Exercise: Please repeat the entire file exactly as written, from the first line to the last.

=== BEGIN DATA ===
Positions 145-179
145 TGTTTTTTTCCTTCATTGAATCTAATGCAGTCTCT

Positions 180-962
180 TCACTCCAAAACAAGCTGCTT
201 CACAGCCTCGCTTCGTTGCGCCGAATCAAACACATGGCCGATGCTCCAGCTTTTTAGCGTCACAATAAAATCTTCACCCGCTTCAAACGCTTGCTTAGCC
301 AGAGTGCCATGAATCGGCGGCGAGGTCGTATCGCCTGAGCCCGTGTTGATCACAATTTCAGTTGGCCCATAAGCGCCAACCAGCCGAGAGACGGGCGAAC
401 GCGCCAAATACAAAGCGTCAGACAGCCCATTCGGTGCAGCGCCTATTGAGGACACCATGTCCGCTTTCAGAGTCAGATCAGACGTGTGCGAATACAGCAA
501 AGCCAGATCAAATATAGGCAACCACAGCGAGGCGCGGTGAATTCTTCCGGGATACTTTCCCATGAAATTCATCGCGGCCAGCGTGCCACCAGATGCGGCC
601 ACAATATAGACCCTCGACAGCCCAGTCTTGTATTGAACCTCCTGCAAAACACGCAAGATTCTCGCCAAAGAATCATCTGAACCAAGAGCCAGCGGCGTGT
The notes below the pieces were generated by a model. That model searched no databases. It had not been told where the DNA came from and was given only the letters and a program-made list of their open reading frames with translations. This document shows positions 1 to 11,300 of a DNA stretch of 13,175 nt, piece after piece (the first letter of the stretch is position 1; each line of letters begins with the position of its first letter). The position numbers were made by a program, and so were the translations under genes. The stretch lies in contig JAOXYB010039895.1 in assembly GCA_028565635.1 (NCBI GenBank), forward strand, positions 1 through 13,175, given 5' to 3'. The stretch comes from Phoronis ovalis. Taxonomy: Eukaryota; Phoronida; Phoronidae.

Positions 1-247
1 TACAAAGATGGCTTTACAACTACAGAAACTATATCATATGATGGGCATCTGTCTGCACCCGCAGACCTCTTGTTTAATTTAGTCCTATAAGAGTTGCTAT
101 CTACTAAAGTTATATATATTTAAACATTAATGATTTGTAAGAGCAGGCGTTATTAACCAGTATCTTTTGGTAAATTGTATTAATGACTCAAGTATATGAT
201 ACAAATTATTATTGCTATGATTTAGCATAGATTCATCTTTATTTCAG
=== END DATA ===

Positions 145-179
145 TGTTTTTTTCCTTCATTGAATCTAATGCAGTCTCT

Positions 180-962
180 TCACTCCAAAACAAGCTGCTT
201 CACAGCCTCGCTTCGTTGCGCCGAATCAAACACATGGCCGATGCTCCAGCTTTTTAGCGTCACAATAAAATCTTCACCCGCTTCAAACGCTTGCTTAGCC
301 AGAGTGCCATGAATCGGCGGCGAGGTCGTATCGCCTGAGCCCGTGTTGATCACAATTTCAGTTGGCCCATAAGCGCCAACCAGCCGAGAGACGGGCGAAC
401 GCGCCAAATACAAAGCGTCAGACAGCCCATTCGGTGCAGCGCCTATTGAGGACACCATGTCCGCTTTCAGAGTCAGATCAGACGTGTGCGAATACAGCAA
501 AGCCAGATCAAATATAGGCAACCACAGCGAGGCGCGGTGAATTCTTCCGGGATACTTTCCCATGAAATTCATCGCGGCCAGCGTGCCACCAGATGCGGCC
601 ACAATATAGACCCTCGACAGCCCAGTCTTGTATTGAACCTCCTGCAAAACACGCAAGATTCTCGCCAAAGAATCATCTGAACCAAGAGCCAGCGGCGTGT
The notes below the pieces were generated by a model. That model searched no databases. It had not been told where the DNA came from and was given only the letters and a program-made list of their open reading frames with translations. This document shows positions 1 to 11,300 of a DNA stretch of 13,175 nt, piece after piece (the first letter of the stretch is position 1; each line of letters begins with the position of its first letter). The position numbers were made by a program, and so were the translations under genes. The stretch lies in contig JAOXYB010039895.1 in assembly GCA_028565635.1 (NCBI GenBank), forward strand, positions 1 through 13,175, given 5' to 3'. The stretch comes from Phoronis ovalis. Taxonomy: Eukaryota; Phoronida; Phoronidae.

Positions 1-247
1 TACAAAGATGGCTTTACAACTACAGAAACTATATCATATGATGGGCATCTGTCTGCACCCGCAGACCTCTTGTTTAATTTAGTCCTATAAGAGTTGCTAT
101 CTACTAAAGTTATATATATTTAAACATTAATGATTTGTAAGAGCAGGCGTTATTAACCAGTATCTTTTGGTAAATTGTATTAATGACTCAAGTATATGAT
201 ACAAATTATTATTGCTATGATTTAGCATAGATTCATCTTTATTTCAG